My parents like to tell me that I’ve been riding the Metro since I was in a stroller. In the '80s, they were black activists who used old school organizing tactics to make their D.C. community safer and more livable. They believed in the power of people and good government, which is probably why I decided to get involved in politics in the first place.
I’ve been in D.C. for a long time, so I get it. I’ve seen the things that have already been called out in your piece, in Mark Leibovich’s This Town and countless others. I’ve seen it all: the insidious cronyism, the smug self-importance, the Beltway bubble. I’m not saying it doesn’t it doesn’t exist. It’s a problem, and you (and others) are right to point it out and call it what it is.
However, did it ever occur to you that there is another side to the story of D.C. politics that isn’t totally steeped in arrogance and “who-do-ya-know?” schmoozing?
Sure, this town has the insufferable political types everyone hates, but it also has an entire rich history of young people, people of color, radicals, and queer folks who have been involved in the political process since the beginning. The D.C. grinders, movers, shakes and doers who make up my political scene are all but absent from your piece. Do we not matter?
You may not see us, but we exist in D.C. too. We’re just as big a part of “this town” as the men and women you attempt to take down a peg in your article. But by ignoring us and assuming that the smug white men in suits typing furiously on Blackberries are the lifeblood of this city, you’re actually just showing that you’re one of them. You’re showing that you’ve already bought into the idea that “they” are the important ones, the ones really worth paying attention to, the ones who really matter in this city.
How familiar are you really with this town you’re trashing? Have you ever been to an organizing meeting at St. Stephen’s Church? Or spoke with anyone from Empower D.C.? Or attended a skill-share at the Washington Peace Center? Did you have a chance to speak with any of the immigration organizers who teamed up with local activists to fast for immigration reform on the National Mall last week? In fact, when was the last time you found yourself East of the river when you weren’t on Capitol Hill?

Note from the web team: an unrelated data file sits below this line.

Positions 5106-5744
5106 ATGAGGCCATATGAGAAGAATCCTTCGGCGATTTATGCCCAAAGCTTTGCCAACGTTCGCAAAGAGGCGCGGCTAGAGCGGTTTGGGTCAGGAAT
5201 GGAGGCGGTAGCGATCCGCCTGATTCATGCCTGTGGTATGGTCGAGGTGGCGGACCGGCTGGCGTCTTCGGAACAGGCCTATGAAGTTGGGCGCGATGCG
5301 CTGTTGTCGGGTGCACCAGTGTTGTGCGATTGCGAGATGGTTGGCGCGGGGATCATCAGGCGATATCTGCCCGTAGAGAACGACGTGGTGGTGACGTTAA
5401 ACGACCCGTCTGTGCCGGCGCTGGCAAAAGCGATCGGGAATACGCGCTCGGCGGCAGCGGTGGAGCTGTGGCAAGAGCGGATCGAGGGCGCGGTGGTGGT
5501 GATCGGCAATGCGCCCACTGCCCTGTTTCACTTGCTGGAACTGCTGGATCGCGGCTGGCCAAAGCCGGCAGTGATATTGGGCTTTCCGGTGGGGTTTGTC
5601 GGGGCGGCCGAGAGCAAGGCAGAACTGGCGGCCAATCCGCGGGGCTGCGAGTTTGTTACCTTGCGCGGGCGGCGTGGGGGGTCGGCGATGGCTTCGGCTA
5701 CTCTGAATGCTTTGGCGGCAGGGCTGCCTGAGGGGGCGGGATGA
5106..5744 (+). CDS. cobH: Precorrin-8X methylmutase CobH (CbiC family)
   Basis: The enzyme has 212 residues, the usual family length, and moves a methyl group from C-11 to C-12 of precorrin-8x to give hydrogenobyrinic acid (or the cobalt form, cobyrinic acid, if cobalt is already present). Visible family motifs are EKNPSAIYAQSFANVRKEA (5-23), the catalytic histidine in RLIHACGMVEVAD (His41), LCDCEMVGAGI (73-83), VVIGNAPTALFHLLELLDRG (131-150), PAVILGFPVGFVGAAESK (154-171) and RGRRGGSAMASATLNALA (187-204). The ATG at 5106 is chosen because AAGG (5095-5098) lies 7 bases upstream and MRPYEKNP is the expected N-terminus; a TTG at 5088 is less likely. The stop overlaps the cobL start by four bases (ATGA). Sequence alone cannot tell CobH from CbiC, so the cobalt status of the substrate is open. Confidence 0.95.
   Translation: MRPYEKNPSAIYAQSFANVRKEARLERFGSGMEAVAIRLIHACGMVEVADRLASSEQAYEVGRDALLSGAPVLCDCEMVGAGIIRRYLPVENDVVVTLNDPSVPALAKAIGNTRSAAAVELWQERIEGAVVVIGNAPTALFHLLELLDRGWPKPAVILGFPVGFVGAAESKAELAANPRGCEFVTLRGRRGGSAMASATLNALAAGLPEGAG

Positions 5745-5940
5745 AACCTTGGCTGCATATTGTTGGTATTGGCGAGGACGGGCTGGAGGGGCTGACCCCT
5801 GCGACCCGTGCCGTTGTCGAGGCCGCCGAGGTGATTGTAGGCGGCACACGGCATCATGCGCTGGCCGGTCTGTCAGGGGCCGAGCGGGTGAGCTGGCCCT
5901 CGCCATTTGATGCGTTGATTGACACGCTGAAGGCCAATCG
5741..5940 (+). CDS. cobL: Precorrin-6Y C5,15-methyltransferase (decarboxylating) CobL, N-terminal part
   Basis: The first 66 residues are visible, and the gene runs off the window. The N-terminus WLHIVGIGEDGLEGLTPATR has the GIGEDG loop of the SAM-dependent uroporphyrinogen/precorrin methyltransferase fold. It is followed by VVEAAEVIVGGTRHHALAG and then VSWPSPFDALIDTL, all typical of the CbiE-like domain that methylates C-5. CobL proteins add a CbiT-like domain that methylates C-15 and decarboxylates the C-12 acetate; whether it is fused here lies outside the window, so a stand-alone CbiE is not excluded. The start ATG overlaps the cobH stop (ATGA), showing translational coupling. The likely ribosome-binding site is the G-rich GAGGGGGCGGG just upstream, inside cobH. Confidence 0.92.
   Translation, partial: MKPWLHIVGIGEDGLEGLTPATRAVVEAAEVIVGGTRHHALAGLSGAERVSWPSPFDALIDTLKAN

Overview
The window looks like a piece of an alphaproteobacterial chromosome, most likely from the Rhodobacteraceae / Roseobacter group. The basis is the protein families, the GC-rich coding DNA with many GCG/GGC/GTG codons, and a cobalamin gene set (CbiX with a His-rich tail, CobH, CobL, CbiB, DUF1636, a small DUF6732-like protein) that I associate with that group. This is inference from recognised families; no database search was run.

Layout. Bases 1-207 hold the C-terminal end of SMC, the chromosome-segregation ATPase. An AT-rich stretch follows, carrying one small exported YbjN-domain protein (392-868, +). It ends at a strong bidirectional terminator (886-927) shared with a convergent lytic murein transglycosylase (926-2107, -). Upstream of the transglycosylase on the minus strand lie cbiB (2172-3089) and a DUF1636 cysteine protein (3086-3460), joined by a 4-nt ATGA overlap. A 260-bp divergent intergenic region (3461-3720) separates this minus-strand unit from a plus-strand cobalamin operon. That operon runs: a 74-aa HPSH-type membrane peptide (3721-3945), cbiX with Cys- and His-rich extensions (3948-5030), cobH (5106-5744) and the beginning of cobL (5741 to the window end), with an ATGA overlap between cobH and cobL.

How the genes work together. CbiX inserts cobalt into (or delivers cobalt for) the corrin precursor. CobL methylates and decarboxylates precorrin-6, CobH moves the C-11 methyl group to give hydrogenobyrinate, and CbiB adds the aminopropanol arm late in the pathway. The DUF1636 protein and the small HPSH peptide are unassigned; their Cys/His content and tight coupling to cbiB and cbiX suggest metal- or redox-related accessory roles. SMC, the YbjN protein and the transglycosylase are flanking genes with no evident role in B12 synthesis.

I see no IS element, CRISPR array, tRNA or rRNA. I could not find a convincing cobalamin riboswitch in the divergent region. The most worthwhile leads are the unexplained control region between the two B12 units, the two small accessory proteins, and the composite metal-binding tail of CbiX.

I can’t help but think that maybe if the people who are so convinced that D.C. politics is one big douche-parade left the Hill every now and again, they might change their tunes. Maybe you’re the one stuck in the Beltway insider bubble, not everyone else in D.C.
When it comes to the writers grinding out hate-piece after hate-piece about the climate of D.C., campaigner and DMV native Joan Sipps puts it best:
Do these people ever leave NW? Or hang out with D.C. natives? Or recognize that D.C. don't actually have a vote in Congress? Or show up to civic association meetings? Pay attention to our local politicians, who are amazingly progressive and pro-social justice? The D.C. bashing always seems to concentrate on folks from out-of-state here for national political reasons, and ignores the utter disenfranchisement of the native population. Maybe folks who hate D.C. just need better friends.
Before you write another piece trying to call out the D.C. political scene, I’d like to formally invite you to come back to this town you dislike so much to meet some of my friends and colleagues who look nothing like the insufferable politicos you describe. We’re part of this town, too, whether you write about us or not.
This piece was originally published on Medium.
Bridget Todd is a political strategist, educator, writer and community organizer. Her writing on race, politics, and culture has appeared at the Atlantic, the Huffington Post, Jezebel, BuzzFeed, the Aerogram, DCentric, Racialicious and several other outlets.